Yippee: Discover the Apee Cookie


Have you ever heard of an Apee, or AP? 

Although I respect the organizations, it has nothing to do with the grocery store A&P, or the Associated Press (AP). 

Nope: the Apee is a cookie I recently discovered. 


Curious, I hit the web, and the books. Here's what I discovered.

First, the The Oxford Encyclopedia of Food and Drink in America: 2-Volume Set, which notes: 

"A recipe for apees, a rolled cutout cookie made with caraway seeds, sometimes called "seed cakes," first appeared in Eliza Leslie's Seventy-Five Receipts for Pastry, Cakes, and Sweetmeats (1828). Another version, known as "apeas," was based on German Anis Platchen (anise cookies), and Philadelphia bakers commonly sold them on the streets. Apeas became associated with Ann Page, a popular baker who stamped her initials, A.P., on the cookies. Anise is still a common flavoring used in a variety of cookies, ranging from old recipes for apeas to simple cutout cookies and ethnic specialties like German Springerles..."

Encyclopedia of Food and Drink by John Mariani, describes it like this: "Apee. Also "apea" and, in the plural "eepies." A spiced butter cookie or form of gingerbread. Legend has it that the word derives from the name of Ann Page, a Philadelphia cook who carved her initials into the tops of the confection. This was first noted in print in J.F. Watson's Annals of Philadelphia (1830) to the effect that Ann Page, then still alive, "first made [the cookies] many years ago, under the common name of cakes.'"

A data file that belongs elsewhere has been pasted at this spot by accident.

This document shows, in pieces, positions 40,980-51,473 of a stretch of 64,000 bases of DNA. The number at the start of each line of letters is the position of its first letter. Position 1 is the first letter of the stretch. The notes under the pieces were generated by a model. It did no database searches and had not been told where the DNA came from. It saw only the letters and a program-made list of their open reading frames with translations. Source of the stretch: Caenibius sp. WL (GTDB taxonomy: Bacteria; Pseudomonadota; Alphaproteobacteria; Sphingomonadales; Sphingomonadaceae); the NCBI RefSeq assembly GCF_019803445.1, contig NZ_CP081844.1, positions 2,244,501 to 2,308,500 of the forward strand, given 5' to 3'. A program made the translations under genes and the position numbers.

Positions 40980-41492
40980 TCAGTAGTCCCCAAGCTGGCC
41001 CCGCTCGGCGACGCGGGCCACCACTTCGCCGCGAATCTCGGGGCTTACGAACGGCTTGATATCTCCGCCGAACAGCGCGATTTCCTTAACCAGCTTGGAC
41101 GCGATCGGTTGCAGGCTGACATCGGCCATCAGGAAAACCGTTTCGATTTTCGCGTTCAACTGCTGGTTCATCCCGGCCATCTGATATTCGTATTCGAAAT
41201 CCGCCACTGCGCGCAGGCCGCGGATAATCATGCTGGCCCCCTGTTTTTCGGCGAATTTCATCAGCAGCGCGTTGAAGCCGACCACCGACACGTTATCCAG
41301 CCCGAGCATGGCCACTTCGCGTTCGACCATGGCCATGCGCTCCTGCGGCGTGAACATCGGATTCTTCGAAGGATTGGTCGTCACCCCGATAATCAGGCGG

Oddly though, the recipe I found for Apees does not include caraway seeds or spices. Nor did it call for stamping the letters (although I guess it wouldn't if that was one person's signature move). Nor did it include standardized measurements.

"Apees (Ice Cream and Cakes) 1 pound of butter 1 1/2 pounds of flour 1 pound of sugar 1 gill of milk Cream the butter and sugar; sift in the flour, then the milk, and stir it to a dough; turn it out on the moulding-board, and work to a fine dough again. Roll into sheets, as thick as a dollar piece, cut into small cakes, lay them on tins, and bake in a cool oven." --- Mrs. Rorer's Philadelphia Cook Book, 1886

Nonetheless, I decided to give it a try. So I evolved the old recipe into this recipe. Here's another that looks like they probably hit the mark more accurately, though!

Not Necessarily Historically Acurate Apees